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Wal-Mart Wants Farmers to Lead Sustainability Solutions

February 26, 2013
By: Jeanne Bernick, Top Producer Editor
 
 

When Rob Kaplan walks in a room, people sometimes roll their eyes or shut down. Not because Kaplan is a bad guy, but because he carries the title of Senior Manager of Sustainability for Wal-Mart.

"It’s the term sustainability," Kaplan says. "It’s such a tough term for people to understand."

In Kaplan’s mind, though, sustainability is simple. It’s a key driver behind Wal-Mart’s business model: save people money so they live better.

Kaplan believes sustainability is about finding ways to improve efficiencies on the farm and through the supply chain so that consumers always get a low-priced, quality product in Wal-Mart stores. And Wal-Mart wants farmers to step up and lead the work toward solutions for improved sustainability – from resource management to quality assurance.

"Wal-Mart doesn’t believe customers should have to choose between sustainability and affordability," Kaplan said today at the Bayer CropScience Ag Issues Forum in Orlando, Fla. "We are really excited to figure out supply chain solutions so we can provide what society needs. In some ways, this is a call to action."

Wal-Mart recently became the first retail member to join Field To Market, a diverse initiative that brings together farmers, agribusinesses, food companies, and conservation organizations to create sustainable outcomes for agriculture. The world’s largest retailer joined the initiative to begin working closer with agriculture and help move the industry from sustainability "metrics" to scalable solutions, Kaplan says.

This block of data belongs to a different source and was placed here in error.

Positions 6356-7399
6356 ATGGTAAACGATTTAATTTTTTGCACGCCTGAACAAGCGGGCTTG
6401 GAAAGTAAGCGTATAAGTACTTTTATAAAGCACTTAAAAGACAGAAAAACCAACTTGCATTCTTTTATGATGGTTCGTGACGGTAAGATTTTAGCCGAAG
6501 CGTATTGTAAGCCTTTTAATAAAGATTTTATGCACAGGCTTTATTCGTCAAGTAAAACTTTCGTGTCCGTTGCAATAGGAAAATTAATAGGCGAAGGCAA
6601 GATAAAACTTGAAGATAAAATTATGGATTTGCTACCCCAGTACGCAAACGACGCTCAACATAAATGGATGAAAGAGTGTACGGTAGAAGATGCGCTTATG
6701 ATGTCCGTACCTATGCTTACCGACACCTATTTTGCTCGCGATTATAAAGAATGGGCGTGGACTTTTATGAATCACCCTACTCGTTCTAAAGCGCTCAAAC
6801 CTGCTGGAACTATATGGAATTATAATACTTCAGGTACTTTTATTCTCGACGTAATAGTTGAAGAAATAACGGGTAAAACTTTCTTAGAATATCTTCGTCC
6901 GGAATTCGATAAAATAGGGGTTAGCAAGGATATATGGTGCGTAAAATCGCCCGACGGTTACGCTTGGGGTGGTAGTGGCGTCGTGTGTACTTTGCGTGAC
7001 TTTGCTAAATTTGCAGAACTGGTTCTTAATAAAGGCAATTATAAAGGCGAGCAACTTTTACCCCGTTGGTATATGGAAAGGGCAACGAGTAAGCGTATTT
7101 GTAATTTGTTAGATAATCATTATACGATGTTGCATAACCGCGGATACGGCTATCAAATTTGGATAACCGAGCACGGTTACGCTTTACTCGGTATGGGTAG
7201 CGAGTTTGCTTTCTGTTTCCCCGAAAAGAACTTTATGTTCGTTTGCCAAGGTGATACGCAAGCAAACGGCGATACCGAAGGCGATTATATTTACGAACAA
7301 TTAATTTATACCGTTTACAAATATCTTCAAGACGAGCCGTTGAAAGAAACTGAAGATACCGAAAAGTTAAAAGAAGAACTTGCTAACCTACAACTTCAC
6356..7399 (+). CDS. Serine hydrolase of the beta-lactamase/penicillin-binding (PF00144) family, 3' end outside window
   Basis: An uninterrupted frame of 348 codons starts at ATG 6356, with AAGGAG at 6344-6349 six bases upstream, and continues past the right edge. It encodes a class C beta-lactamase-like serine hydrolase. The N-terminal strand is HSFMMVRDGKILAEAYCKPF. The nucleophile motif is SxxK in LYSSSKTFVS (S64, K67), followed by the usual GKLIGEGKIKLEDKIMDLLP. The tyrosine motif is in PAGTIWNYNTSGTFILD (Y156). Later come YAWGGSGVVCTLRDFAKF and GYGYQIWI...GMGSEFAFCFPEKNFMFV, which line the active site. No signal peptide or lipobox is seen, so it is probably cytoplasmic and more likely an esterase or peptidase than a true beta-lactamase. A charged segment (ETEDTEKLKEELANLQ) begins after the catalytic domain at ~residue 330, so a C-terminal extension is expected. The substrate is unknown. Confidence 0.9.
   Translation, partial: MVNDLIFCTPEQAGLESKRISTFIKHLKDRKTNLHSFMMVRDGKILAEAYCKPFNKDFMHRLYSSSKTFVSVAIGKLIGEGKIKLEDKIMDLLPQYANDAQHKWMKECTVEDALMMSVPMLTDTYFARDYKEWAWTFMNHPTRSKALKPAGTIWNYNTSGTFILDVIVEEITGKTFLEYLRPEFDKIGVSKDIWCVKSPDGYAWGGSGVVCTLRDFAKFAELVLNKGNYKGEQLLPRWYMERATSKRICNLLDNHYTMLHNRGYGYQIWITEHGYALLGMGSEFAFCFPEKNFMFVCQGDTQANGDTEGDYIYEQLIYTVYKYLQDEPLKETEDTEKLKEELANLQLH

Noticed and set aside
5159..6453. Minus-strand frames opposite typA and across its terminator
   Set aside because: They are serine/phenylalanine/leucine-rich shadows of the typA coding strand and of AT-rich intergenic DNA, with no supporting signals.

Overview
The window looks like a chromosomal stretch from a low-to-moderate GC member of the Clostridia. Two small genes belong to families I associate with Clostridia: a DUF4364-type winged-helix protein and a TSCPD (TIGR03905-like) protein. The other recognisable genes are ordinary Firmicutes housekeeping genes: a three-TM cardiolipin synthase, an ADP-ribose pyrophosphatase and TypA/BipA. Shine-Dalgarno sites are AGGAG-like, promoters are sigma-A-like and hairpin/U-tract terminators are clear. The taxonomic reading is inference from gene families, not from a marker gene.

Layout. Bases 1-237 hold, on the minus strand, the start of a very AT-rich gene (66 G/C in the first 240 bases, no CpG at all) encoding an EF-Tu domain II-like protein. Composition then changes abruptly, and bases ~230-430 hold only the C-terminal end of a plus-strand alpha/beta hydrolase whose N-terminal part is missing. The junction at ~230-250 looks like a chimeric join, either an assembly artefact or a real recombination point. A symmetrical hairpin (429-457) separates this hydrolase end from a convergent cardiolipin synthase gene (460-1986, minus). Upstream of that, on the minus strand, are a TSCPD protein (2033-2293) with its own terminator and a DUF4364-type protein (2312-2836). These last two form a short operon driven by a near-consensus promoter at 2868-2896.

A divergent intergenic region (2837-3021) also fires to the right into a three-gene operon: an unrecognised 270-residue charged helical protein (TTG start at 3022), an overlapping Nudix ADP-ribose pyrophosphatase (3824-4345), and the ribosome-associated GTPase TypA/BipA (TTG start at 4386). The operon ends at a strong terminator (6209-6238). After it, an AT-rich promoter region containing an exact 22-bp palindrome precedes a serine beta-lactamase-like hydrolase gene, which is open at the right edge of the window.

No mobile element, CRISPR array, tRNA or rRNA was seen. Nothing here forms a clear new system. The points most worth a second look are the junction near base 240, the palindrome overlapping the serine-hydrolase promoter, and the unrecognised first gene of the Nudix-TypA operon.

Retailers like Wal-Mart others in the food industry want to be able to tell a positive story to consumers, says Rick Tolman, CEO, National Corn Growers Association, who also spoke at the Ag Issues Forum. NCGA is also a member of the Field to Market initiative and Tolman says this it is exciting to finally be having discussions between the farm and the retailer.

"We have talked about sustainability for 15 years with the food industry on one end and farmers on the other," Tolman says. "So it’s new that I can talk to Wal-Mart and hear what consumers tell them, and I can tell them what farmers say. We are not talking at each other anymore. We are talking with each other."

It’s important to note that Wal-Mart is not a marketing-driven organization, says Kaplan, it is a product-driven organization. "The reason people shop at Wal-Mart is everyday low prices," he says. "When people walk through our door, we want them to know they have the most sustainable products at their disposal.

"This is a leadership opportunity for farmers, for an industry or an individual agricultural company," Kaplan adds. "We are the largest retailer in America. We have a corporate mission around sustainability. It’s up to our suppliers to show leadership on sustainability."

For more on Wal-Mart’s "call to action" on sustainability in agriculture, watch this video with Rob Kaplan at the Ag Issues Forum:

 

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